Where does Fertilization take place in Human Female
The female reproductive system progressively ceases producing the female hormones required for the reproductive cycle to function after menopause. Menstrual cycles may become erratic and eventually end at this point. A woman is termed menopausal when her menstrual cycles stop after a year.
The internal reproductive organs include:
- The vagina is a channel that connects the cervix (the bottom part of the uterus) to the outside world. The birth canal is another name for it.
- Womb (uterus): The uterus is a pear-shaped hollow organ that houses a developing foetus. The uterus is separated into two parts: the cervix, which is the bottom section of the uterus that opens into the vaginal canal, and the corpus, which is the main body of the uterus. The corpus can easily expand to accommodate a growing child. Sperm can enter and menstrual blood can escape through a canal in the cervix.
- The ovaries are little oval-shaped glands on either side of the uterus that produce eggs. The ovaries are responsible for the production of eggs and hormones.
- The ova (egg cells) travel from the ovaries to the uterus through the fallopian tubes, which are narrow tubes attached to the upper part of the uterus. In most cases, an egg is fertilised by a sperm in the fallopian tubes. The fertilised egg then travels to the uterus and attaches itself into the uterine lining.
What happens during the menstrual cycle?
Females of reproductive age (between 11 and 16 years old) go through hormonal activity cycles that last about a month. The term menstrual cycle comes from the word menstru, which meaning “monthly.” Every cycle, a woman’s body prepares for a possible pregnancy, whether she intends to have one or not. Menstruation refers to the uterine lining shedding on a regular basis. The days that they observe vaginal bleeding are referred to as “period,” “menstrual,” or “cycle” by many women. The average menstrual cycle takes about 28 days and occurs in phases. These phases include:
The follicular phase (development of the egg)
The ovulatory phase (release of the egg)
The luteal phase (hormone levels decrease if the egg does not implant)
The first day of your period is the commencement of this phase. The following events occur during the follicular phase of the menstrual cycle:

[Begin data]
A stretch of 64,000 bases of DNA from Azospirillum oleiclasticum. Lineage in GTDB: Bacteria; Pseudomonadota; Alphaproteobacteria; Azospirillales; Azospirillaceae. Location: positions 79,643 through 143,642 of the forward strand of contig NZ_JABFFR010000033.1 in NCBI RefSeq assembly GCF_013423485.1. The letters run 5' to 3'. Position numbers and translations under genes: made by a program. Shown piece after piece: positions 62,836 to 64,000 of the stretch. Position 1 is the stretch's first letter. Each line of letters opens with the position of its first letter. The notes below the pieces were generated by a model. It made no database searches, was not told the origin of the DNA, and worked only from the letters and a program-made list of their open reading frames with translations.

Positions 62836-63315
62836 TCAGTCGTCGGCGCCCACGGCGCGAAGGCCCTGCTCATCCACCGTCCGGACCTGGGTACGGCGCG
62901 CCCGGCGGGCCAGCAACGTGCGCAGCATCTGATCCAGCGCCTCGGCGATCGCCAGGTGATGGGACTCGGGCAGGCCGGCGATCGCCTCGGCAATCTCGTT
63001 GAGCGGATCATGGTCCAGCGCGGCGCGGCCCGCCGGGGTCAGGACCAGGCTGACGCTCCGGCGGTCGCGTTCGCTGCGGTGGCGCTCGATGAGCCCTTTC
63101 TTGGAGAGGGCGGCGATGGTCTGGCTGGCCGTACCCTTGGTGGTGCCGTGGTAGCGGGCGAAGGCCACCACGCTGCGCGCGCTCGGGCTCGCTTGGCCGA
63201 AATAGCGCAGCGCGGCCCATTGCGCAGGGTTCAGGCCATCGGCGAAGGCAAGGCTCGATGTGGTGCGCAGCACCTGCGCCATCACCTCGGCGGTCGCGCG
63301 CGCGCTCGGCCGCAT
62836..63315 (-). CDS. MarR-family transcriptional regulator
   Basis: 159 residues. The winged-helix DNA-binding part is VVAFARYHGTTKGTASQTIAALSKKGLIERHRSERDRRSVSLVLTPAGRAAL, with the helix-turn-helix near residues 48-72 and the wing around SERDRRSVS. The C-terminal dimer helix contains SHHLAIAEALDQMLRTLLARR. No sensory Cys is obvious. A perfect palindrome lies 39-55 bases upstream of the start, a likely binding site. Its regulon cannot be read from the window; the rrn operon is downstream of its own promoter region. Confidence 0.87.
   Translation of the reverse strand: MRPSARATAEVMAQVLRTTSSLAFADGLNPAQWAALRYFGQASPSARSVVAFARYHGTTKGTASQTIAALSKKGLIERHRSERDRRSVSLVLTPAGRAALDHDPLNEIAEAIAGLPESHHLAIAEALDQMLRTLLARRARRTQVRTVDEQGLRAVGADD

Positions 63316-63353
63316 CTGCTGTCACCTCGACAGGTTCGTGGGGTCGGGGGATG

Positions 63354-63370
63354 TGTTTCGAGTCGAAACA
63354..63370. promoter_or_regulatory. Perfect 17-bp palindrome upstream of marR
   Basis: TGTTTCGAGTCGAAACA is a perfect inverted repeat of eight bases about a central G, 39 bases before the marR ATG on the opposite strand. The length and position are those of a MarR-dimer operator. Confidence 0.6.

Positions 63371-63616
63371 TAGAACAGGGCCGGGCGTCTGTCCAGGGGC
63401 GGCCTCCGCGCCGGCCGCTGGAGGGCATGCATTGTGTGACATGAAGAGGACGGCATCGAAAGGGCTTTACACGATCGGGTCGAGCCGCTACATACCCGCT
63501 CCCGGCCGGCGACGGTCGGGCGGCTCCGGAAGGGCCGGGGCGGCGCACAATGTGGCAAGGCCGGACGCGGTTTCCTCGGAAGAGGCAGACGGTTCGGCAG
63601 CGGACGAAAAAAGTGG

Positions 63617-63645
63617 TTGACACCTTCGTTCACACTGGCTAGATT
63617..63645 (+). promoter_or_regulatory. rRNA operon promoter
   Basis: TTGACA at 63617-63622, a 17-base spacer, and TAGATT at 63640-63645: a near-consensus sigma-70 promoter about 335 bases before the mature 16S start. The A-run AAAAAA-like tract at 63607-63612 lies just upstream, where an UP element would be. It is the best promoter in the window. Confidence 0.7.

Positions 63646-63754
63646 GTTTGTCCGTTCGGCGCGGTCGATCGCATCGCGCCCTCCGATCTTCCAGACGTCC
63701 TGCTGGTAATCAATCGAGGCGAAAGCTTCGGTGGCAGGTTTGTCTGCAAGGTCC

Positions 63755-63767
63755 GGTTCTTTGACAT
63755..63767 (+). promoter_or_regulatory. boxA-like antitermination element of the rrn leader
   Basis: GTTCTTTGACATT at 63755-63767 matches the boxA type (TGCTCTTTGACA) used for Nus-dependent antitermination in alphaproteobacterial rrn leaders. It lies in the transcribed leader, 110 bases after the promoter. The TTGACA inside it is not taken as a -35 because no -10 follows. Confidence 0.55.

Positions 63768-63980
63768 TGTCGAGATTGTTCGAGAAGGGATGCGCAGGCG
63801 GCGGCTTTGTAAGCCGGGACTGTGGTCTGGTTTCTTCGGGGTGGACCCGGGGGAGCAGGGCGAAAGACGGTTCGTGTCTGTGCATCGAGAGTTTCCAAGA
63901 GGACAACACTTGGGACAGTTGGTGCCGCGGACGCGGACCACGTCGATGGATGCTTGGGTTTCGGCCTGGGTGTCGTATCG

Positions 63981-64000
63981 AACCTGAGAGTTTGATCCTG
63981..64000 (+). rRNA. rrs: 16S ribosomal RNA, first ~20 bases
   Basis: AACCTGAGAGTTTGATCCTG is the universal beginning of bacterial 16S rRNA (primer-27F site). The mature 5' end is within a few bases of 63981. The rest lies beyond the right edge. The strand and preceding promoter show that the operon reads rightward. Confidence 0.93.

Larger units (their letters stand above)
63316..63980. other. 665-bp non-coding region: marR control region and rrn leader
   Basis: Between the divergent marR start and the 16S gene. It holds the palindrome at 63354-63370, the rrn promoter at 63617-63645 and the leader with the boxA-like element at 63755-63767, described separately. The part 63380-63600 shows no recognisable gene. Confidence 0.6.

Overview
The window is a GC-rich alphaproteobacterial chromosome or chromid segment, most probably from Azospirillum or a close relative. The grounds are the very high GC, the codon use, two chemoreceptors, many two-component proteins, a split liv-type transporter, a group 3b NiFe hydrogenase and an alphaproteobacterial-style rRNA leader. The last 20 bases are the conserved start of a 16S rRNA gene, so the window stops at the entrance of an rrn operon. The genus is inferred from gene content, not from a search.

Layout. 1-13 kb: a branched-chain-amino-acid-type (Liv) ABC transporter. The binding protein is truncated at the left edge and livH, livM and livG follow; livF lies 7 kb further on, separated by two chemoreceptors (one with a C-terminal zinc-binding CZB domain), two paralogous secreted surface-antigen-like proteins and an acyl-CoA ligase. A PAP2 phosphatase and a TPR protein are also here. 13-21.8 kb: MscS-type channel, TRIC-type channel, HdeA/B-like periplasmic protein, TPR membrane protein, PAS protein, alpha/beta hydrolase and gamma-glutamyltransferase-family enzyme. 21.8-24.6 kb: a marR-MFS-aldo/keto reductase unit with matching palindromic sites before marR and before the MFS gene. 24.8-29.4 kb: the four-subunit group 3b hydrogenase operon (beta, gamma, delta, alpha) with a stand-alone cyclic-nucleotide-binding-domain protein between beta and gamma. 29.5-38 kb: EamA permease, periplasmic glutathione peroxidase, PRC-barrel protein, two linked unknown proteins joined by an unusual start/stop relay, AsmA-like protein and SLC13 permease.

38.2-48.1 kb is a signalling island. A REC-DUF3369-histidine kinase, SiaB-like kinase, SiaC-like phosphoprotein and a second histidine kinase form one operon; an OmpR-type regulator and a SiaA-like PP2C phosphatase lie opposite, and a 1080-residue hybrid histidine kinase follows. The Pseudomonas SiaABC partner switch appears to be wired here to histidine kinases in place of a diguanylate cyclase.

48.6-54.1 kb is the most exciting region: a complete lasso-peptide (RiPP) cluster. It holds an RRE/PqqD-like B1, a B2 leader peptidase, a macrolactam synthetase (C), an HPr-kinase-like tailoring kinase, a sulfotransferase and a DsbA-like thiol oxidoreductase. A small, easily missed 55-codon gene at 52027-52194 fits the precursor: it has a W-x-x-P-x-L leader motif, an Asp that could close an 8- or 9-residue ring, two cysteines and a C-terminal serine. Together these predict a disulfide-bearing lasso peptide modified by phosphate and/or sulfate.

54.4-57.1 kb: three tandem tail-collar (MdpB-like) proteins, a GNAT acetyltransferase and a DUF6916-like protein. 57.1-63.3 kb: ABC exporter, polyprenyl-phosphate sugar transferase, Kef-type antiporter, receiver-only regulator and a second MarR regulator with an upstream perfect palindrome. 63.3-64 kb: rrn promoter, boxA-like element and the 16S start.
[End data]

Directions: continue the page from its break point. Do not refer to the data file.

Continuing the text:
- The brain releases two hormones, follicle stimulating hormone (FSH) and luteinizing hormone (LH), which go through the bloodstream to the ovaries.
- The hormones drive the growth of roughly 15 to 20 eggs in the ovaries, each in its own “shell,” called a follicle.
- These hormones (FSH and LH) also cause a rise in the synthesis of oestrogen, which is a feminine hormone.
- When oestrogen levels rise, it turns off the production of follicle-stimulating hormone, like a switch. The body’s tight hormonal balance allows it to limit the number of follicles that will prepare eggs for release.
- One follicle in one ovary becomes dominant and matures as the follicular period proceeds. All of the other follicles in the group are suppressed by one dominating follicle. As a result, they cease to grow and eventually perish. Estrogen is still produced by the dominant follicle.
The ovulatory phase (ovulation) normally starts approximately 14 days after the follicular phase begun, however this can vary. Between the follicular and luteal phases is the ovulatory phase. After ovulation, most women will have a menstrual cycle 10 to 16 days later. The following occurrences take place during this phase:
- The increase in luteinizing hormone produced by the brain is triggered by the rise in oestrogen from the dominant follicle.
- The dominant follicle releases its egg from the ovary as a result of this.
- The egg is collected by finger-like projections on the end of the fallopian tubes as it is released (a process termed ovulation) (fimbriae). The egg is swept into the tube by the fimbriae.
- Many women will detect an increase in egg white cervical mucus one to five days before ovulation. This mucus is the vaginal secretion that aids in the capture and nourishment of sperm on their way to fertilise the egg.
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